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Research In Motion: Service Revenue Risks, Subscriber Count Weigh On Shares

 December 21, 2012 10:29 AM

(By Mani) Research In Motion Limited (NASDAQ: RIMM) (TSE:RIM) reported a better than expected third quarter results reflecting gross margin improvement, restructuring and good balance sheet management. However, shares tanked more than 15 percent as RIMM's subscriber base declined and service revenue is at risk.

Shipments fell 51 percent to 6.9 million. At the end of the third quarter, BlackBerry subscriber base was approximately 79 million users, a 5 percent increase from 75 million last year. On a sequential basis as shipments dropped 6.8 percent and subscriber base fell by 1 million from 80 million in the second quarter of 2012.

[Related -Apple Inc. (AAPL): How Q1 Earnings Will Fare?]

The decline in shipments and subscriber base triggered the panic button among the investors as they are sensing that the decrease in the metrics is a sign that customers are migrating to other platforms such as Apple, Inc. (NASDAQ: AAPL) and Google Inc.'s (NASDAQ: GOOG) Android.

Moreover, RIM's move to cut its high-margin services fees, which it earns via its messaging services for retaining and attracting customers, makes difficult for the BlackBerry maker to sustain its profitability.

"Service revenues declined and appear at risk moving forward. We see continued pressure on volumes and BB10 acceptance is uncertain," Oppenheimer analyst Ittai Kidron wrote in a note to clients.

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Currently, service revenues account for about 36 percent of RIM's overall sales and investors and analysts are wondering how this will be impacted by the transition and eventual adoption of BB10.

"We believe that the consumer segment will be challenged to extract the same fees as its preceding platforms and enterprise looks to be following suit. As a result, we are now modeling a 20% decline in services revenues in each of the next two years," Deutsche Bank analyst Brian Modoff said in a client note.

Moreover, enterprises will be required to add a completely new server infrastructure, which could be a significant hurdle. This would sit alongside the current infrastructure needed to support older devices.

"We think many enterprises will hold a cautious tack in order to first understand the traction with their employees before moving forward," Modoff noted.

As service revenues decline with the introduction of the BB10, it will place added pressure on the handset business to return the company to profitability. The new platform requires a dual core processor, which will increase its bill of materials costs meaningfully. With carrier subsidies peaking alongside overall average selling prices, generating a decent margin could be difficult.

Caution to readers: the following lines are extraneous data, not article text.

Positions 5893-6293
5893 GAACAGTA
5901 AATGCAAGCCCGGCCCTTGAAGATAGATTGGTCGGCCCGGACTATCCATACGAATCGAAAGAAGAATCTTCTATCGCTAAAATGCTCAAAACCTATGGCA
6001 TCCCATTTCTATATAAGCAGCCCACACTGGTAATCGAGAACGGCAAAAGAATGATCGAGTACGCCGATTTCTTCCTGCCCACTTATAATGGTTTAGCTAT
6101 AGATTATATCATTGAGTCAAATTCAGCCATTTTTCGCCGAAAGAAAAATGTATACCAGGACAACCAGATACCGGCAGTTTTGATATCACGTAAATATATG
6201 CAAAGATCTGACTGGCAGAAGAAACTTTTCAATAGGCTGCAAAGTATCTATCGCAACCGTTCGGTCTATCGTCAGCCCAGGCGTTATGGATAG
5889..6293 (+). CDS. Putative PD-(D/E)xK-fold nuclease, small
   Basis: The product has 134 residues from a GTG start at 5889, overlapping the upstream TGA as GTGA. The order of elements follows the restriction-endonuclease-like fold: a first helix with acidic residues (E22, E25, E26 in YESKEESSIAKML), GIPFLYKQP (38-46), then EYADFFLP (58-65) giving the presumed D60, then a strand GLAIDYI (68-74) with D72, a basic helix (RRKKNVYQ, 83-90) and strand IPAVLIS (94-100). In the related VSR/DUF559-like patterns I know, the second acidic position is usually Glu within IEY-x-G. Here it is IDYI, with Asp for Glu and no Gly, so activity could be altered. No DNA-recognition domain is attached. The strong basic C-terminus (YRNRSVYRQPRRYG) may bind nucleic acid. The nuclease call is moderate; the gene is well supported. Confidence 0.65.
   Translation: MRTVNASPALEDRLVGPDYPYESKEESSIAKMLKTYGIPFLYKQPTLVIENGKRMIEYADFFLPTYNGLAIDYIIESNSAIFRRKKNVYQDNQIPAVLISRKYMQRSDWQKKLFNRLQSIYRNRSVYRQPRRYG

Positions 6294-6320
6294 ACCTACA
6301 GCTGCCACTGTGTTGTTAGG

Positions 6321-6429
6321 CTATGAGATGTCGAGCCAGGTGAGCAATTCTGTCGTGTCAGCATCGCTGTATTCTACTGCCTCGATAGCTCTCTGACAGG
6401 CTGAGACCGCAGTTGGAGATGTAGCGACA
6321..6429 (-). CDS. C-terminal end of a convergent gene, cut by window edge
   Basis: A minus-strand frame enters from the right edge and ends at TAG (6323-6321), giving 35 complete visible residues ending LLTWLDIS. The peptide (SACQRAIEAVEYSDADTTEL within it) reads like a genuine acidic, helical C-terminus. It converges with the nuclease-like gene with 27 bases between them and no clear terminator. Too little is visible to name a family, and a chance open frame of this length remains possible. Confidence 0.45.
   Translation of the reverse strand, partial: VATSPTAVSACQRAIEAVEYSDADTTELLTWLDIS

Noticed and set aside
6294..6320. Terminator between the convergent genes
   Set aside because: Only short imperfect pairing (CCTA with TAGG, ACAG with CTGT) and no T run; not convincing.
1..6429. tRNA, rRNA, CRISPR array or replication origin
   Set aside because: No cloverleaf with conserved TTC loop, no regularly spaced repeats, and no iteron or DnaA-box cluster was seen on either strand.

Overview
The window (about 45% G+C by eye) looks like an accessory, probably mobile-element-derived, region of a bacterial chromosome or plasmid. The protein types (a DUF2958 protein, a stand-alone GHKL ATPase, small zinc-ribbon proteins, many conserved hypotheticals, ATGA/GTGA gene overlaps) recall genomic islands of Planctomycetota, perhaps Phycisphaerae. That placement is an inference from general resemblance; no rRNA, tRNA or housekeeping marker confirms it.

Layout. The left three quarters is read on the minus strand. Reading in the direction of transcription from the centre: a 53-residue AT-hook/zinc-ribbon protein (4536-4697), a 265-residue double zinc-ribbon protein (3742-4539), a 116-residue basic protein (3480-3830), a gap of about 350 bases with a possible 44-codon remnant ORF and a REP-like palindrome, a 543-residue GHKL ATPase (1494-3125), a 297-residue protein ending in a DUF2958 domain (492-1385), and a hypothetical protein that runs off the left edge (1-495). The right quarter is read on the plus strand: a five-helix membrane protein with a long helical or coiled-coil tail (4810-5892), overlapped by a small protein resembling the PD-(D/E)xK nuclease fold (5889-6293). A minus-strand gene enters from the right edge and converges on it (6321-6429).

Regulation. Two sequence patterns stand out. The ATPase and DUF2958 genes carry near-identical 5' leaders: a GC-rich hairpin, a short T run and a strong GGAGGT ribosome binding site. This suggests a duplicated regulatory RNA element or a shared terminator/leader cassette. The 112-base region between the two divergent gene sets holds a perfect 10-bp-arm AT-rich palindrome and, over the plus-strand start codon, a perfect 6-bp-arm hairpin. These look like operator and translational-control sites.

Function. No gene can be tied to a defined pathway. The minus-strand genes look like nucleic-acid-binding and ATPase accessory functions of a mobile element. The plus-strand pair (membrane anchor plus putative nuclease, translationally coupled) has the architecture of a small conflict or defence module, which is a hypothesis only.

Another important question on the call was about the migration to BB10. In developing markets, it sounded as if they were going to continue supporting BB7, and it would be a significant challenge to support two operating systems at the same time. The biggest casualty in this arena is Nokia Corp. (NYSE:NOK).

For the third quarter, RIM reported net income of $9 million or 2 cents per share, compared with net income of $265 million or $0. 51 per share last year. Results for the reporting quarter included charges of $55 million and an income tax benefit of $166 million. Excluding items, adjusted loss for the quarter totaled 22 cents per share while analysts expected a loss of 35 cents per share.

Quarterly revenues plunged 47 percent to $2.73 billion, better than analysts' consensus of $2.66 billion. At the end of the quarter, RIM had a cash flow of $2.9 billion, up $600 million from the prior quarter.

However, RIM said it is likely to report a loss next quarter as it ramps up its marketing campaign for its new BlackBerry 10 operating system and smartphones, which are slated to go on sale Jan. 30. The timing of the BlackBerry 10 launch event could also impact sales of current BlackBerry 7 products as some customers may defer purchasing decisions and wait for BlackBerry 10 devices. All these factors are expected to impact unit volumes, subscribers, margins and service fees.

Waterloo, Ontario-based RIM is betting on BlackBerry 10 for its change of fortunes, which has been hurt ever since the launch of iPhone and Android ecosystem. More than 150 carriers are currently testing BlackBerry 10 products while beta trials of BlackBerry Enterprise Service 10 are underway at more than 120 enterprises including 64 Fortune 500 companies.

Although, the sky is not bright for RIM, at least in the near-term, as it controlled less than 5 percent of smartphone market in 2012, and it will own just 4 percent of the market in 2016, according to IDC.

"While BB10 platform looks promising, we think they still have multiple significant challenges in the form of BB10 app developer support, the conversion of their current user base to an entirely new platform and managing the decline in their service revenues," Modoff said.



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